Re: manually removed lvol. now what? (361 Views)
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Advisor
thrubovc
Posts: 34
Registered: ‎03-13-2012
Message 1 of 10 (443 Views)
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manually removed lvol. now what?

Hi there all,

I managed to manually remove an lvol. I still have the rvol but don't think it matters. Was messing around with lvm until I didn't think ahead and rm'd an lvol. So how do I remove it now from the VG configuration? any ideas? Thanks very much for help

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Honored Contributor
Patrick Wallek
Posts: 13,758
Registered: ‎06-21-2000
Message 2 of 10 (437 Views)

Re: manually removed lvol. now what?

You can just remove the 'rlvol?' file from the /dev/vg?? directory.

 

After you do that you may want to do a 'vgcfgbackup /dev/vg??' so you have a backup of the vg configuration.

 

If you  now look at the vg with 'vgdisplay -v /dev/vg??' you should not see your LV.

 

NOTE:  The /dev/vg?? should be replaced with the appropriate VG name in the commands above.

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Advisor
thrubovc
Posts: 34
Registered: ‎03-13-2012
Message 3 of 10 (432 Views)

Re: manually removed lvol. now what?

you're right, but there's a catch: when I've removed the lvol28 and rlvol28, then tried creating a new one, it created it as 29, so it skipped the 28 which was logically the next step. That leads me to believing that somewhere out there, there's a VG config or some data file where this info is stored. Then I removed the 29 properly and created it again, and voila-in created 29 again. So it only skips a name when it thinks it already exists.

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Acclaimed Contributor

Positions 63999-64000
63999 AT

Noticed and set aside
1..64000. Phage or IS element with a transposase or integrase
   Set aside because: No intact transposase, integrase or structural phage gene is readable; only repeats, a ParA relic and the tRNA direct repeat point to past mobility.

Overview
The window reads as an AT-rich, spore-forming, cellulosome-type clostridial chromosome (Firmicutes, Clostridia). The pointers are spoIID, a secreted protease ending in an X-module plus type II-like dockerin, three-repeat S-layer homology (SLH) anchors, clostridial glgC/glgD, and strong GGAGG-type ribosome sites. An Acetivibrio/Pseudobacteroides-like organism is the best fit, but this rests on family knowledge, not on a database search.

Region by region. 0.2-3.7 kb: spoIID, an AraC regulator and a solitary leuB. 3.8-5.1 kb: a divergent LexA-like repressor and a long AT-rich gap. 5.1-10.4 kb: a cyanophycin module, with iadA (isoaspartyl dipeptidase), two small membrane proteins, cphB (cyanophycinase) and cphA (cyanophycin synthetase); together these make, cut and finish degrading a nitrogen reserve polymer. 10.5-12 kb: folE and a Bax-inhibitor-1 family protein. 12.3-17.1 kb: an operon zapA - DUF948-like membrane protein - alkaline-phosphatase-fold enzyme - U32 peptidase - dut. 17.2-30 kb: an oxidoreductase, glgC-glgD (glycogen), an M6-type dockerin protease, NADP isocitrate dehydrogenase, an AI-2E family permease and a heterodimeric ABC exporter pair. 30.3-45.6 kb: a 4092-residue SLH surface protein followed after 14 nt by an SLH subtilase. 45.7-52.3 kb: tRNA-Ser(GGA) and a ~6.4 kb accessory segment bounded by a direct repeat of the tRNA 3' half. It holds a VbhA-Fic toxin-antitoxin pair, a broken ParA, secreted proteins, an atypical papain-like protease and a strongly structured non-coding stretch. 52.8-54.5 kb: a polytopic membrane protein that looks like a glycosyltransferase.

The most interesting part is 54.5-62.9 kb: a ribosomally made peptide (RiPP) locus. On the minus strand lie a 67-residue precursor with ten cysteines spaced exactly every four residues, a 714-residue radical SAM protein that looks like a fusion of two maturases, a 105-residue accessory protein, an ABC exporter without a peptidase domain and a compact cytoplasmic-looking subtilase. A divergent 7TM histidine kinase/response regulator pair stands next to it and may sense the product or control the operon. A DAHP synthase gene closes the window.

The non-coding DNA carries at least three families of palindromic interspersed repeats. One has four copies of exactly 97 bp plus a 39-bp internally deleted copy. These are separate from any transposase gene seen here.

Torsten.
Posts: 23,261
Registered: ‎10-02-2001
Message 4 of 10 (428 Views)

Re: manually removed lvol. now what?

>> I managed to manually remove an lvol

 

 

How?

 

lvremove?

 

 

If you just delete the device file, the lvol definition remains.

 


Hope this helps!
Regards
Torsten.

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thrubovc
Posts: 34
Registered: ‎03-13-2012
Message 5 of 10 (423 Views)

Re: manually removed lvol. now what?

I rm'd it, not lvremoved. that's the point, it stays in the config. now what? I mean it's not that big a deal, but it'd be nice if I knew how exactly it works. Thanks all for your responses

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Acclaimed Contributor
Torsten.
Posts: 23,261
Registered: ‎10-02-2001
Message 6 of 10 (408 Views)

Re: manually removed lvol. now what?

re-create the device file, then use lvremove.

The definition remains in the VG header until you use lvremove.

You will see this in vgdisplay.

Hope this helps!
Regards
Torsten.

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Honored Contributor
Matti_Kurkela
Posts: 6,271
Registered: ‎12-02-2001
Message 7 of 10 (403 Views)

Re: manually removed lvol. now what?

You only removed the device node used to access the LV, not the LV itself. The LV information is still in /etc/lvmtab and on the disk.

 

You can recover from this without even deactivating the VG.

First, you'll need to know the correct minor device number for that LV. You can find it by first creating a map file for your VG. Run this command:

vgexport -v -s -p -m /tmp/vgNAME.map vgNAME

 It will "preview" a vgexport operation, and will create a map file based on /etc/lvmtab information, just like in a real vgexport... but without actually modifying the LVM configuration at all.

 

Then read the map file. The first line will specify the VGID for the volume group; the other lines will include a number and a LV name. The number is important for recreating the minor device number for the LV.

 

Then cd to /dev/vgNAME directory and run "ll". All the device nodes will have major number 64 (or 128, if you're on HP-UX 11.31 and are using LVM 2.x).

 

If the major number is 64, the minor number will be of the form 0xAABBBB, where AA is specific to the VG and BBBB is the number listed in the map file for that LV presented in four-digit hexadecimal form (or all zeroes for the "group" node). If the missing LV was number 28 in the map file and named "lvol28", first convert 28 to hexadecimal using any way you like. For example:

$ printf "%x\n" 28